802 F.2d 1193 (9th Cir. 1986), 85-6094, Landsberg v. Scrabble Crossword Game Players, Inc.

Docket Nº:85-6094.
Citation:802 F.2d 1193
Party Name:231 U.S.P.Q. 658 Mark LANDSBERG, Plaintiff-Appellee, v. SCRABBLE CROSSWORD GAME PLAYERS, INC., Selchow & Richter Company, and Crown Publishers, Inc., Defendants-Appellants.
Case Date:October 21, 1986
Court:United States Courts of Appeals, Court of Appeals for the Ninth Circuit

Page 1193

802 F.2d 1193 (9th Cir. 1986)

231 U.S.P.Q. 658

Mark LANDSBERG, Plaintiff-Appellee,



Company, and Crown Publishers, Inc., Defendants-Appellants.

No. 85-6094.

United States Court of Appeals, Ninth Circuit

October 21, 1986

Argued and Submitted June 2, 1986.

Page 1194

[Copyrighted Material Omitted]

Page 1195

Steven Kipperman, San Francisco, Cal., for plaintiff-appellee.

Walter D. Ames, Washington, D.C., for defendants-appellants.

Appeal from the United States District Court for the Central District of California.

Before GOODWIN, TANG and FLETCHER, Circuit Judges.

GOODWIN, Circuit Judge.

In this second appeal, defendants challenge a summary judgment for plaintiff following our remand in Landsberg v. Scrabble Crossword Game Players, Inc., 736 F.2d 485, 489 (9th Cir.1984) (Landsberg I ). We affirm the judgment as modified.

Plaintiff Mark Landsberg wrote a book on strategy for winning at the Scrabble board game. He contacted defendant Selchow & Righter Co. (S & R), the owner of the Scrabble trademark, to request permission to use the mark. In response, S & R

Page 1196

requested a copy of the manuscript, which Landsberg provided. After prolonged negotiations between them regarding the possible publication by S & R of the manuscript were broken off, S & R brought out its own Scrabble strategy book. Landsberg sued S & R, its subsidiary Scrabble Crossword Game Players, Inc., Crown Publishers, Inc., the publishers of S & R's book, and several individual defendants in state court for copyright infringement and breach of contract. Defendants successfully removed under 28 U.S.C. Sec. 1441(a) (1982). After a bench trial, the district court found that: S & R's book was based upon Landsberg's manuscript; the two works were substantially similar; defendant S & R had copied both the ideas and the form of expression of Landsberg's work; and that defendants had infringed Landsberg's rights. Landsberg I reversed the judgment for Landsberg on his copyright infringement claim because the S & R book lacked the degree of similarity required for infringement of a nonfiction work. Landsberg I, 736 F.2d at 489. We remanded for further proceedings on whether "circumstances and conduct manifesting the terms and existence of a contract precede[d] or attend[ed] disclosure of the idea." Id. Upon remand, the district court held a status conference and the parties submitted additional briefs. The court then made supplemental findings of fact and conclusions of law and entered judgment for plaintiff on his contract claim. Defendants now appeal from this judgment. We affirm.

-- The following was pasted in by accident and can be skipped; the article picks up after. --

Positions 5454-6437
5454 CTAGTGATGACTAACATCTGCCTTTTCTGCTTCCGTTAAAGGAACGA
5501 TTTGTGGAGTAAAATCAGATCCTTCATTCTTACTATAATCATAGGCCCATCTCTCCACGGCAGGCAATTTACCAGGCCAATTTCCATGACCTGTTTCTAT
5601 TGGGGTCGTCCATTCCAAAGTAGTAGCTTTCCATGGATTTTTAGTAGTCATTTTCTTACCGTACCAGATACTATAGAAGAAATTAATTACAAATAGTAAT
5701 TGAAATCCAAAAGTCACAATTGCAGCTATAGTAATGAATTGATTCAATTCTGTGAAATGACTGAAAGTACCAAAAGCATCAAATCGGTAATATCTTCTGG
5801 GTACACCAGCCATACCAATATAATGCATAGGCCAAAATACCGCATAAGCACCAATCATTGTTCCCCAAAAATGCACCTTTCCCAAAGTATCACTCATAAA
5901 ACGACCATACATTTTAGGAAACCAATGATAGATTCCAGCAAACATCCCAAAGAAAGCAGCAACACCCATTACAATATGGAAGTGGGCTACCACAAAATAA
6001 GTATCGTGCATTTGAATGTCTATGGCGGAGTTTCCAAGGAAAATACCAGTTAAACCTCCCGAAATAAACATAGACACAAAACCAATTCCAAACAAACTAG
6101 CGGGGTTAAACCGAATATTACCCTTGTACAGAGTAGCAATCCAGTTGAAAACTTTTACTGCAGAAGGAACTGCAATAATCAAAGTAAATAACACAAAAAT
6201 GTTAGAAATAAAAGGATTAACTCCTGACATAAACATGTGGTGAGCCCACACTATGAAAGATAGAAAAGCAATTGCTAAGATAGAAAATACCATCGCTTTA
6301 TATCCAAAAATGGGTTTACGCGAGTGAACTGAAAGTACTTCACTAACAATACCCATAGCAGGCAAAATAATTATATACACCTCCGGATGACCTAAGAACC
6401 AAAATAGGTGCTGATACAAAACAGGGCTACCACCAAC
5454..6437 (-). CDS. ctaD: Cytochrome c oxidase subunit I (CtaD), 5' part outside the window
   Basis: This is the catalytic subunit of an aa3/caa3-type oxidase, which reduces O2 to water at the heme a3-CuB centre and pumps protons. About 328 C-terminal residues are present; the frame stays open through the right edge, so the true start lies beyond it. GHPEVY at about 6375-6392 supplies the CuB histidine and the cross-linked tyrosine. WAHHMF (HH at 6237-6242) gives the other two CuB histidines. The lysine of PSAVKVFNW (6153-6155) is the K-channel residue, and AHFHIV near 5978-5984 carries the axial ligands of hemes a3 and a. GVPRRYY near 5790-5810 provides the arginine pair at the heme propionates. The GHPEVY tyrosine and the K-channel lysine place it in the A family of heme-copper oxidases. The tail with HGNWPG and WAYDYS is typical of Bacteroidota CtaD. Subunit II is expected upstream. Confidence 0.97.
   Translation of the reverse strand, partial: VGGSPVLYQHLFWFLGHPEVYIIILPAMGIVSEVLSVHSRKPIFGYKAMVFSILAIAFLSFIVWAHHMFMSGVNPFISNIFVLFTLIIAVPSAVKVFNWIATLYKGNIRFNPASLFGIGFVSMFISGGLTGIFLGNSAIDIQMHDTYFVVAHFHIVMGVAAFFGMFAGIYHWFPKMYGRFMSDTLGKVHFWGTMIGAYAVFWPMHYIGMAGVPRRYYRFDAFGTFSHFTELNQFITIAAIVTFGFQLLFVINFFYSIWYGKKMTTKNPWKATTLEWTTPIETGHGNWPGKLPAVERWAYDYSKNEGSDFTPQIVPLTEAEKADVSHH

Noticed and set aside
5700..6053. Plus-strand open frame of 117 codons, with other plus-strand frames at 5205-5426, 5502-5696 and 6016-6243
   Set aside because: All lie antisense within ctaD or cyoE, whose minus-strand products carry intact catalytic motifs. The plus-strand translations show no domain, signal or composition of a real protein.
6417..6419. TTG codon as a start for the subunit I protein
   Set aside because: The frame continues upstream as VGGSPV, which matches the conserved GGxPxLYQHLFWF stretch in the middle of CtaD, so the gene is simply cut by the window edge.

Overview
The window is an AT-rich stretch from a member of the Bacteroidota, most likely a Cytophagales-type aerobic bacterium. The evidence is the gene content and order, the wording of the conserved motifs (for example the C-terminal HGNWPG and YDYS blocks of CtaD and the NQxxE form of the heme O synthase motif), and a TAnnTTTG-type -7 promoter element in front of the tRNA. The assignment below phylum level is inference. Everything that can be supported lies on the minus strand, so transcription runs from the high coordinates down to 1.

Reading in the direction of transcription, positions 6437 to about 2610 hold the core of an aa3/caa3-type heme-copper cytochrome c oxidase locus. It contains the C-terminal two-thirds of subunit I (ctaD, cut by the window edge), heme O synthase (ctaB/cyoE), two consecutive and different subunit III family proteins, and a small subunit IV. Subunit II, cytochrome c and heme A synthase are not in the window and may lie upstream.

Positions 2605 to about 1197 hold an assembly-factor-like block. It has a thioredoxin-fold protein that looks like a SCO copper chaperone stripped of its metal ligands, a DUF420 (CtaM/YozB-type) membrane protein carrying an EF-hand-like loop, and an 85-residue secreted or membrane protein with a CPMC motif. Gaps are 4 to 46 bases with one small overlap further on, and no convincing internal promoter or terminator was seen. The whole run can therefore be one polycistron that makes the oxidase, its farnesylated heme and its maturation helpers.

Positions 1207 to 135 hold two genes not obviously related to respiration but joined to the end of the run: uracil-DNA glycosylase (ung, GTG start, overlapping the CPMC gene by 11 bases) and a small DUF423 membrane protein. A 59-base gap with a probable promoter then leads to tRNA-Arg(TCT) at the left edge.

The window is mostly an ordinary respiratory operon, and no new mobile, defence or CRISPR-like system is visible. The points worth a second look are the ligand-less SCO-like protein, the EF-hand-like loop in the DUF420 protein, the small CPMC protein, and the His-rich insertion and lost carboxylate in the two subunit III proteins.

I. The district court's finding that defendants had breached an implied-in-fact contract with Landsberg

Defendants' principal argument on appeal is that the idea which is the subject of the alleged implied-in-fact contract is that of a book about Scrabble strategy, and that the idea was disclosed in Landsberg's first letter to S & R. This argument treats the trial testimony regarding the distinction between ideas and their expression, which was central to the copyright claim, as determinative of the subject of the implied contract. The contract claim turns not upon the existence of a protectible property interest, however, but upon the implied promise to pay the reasonable value of the material disclosed. See Donahue v. Ziv Television Programs, Inc., 245 Cal.App.2d 593, 601, 54 Cal.Rptr. 130, 140 (1966). At issue is thus whether an implied contact was made, and whether defendants' use of the manuscript violated its terms. Landsberg's proprietary interest in the form of expression is irrelevant.

California law allows for recovery for the breach of an implied-in-fact contract when the recipient of a valuable idea accepts the information knowing that compensation is expected, and subsequently uses the idea without paying for it. Densy v. Wilder, 46 Cal.2d 715, 733, 299 P.2d 257, 267 (1956). If disclosure occurs before it is known that compensation is a condition of its use, however, no contract will be implied. Id. at 739, 299 P.2d 270. Thus, if Landsberg unconditionally disclosed his manuscript before informing S & R that he expected compensation for its use, his contract claim fails under California law.

The district court found in Landsberg I that defendants had copied Landsberg's manuscript. We remanded for the limited purpose of determining whether Landsberg disclosed his manuscript before an implied contract had been formed. The district court's supplemental factual findings address this...

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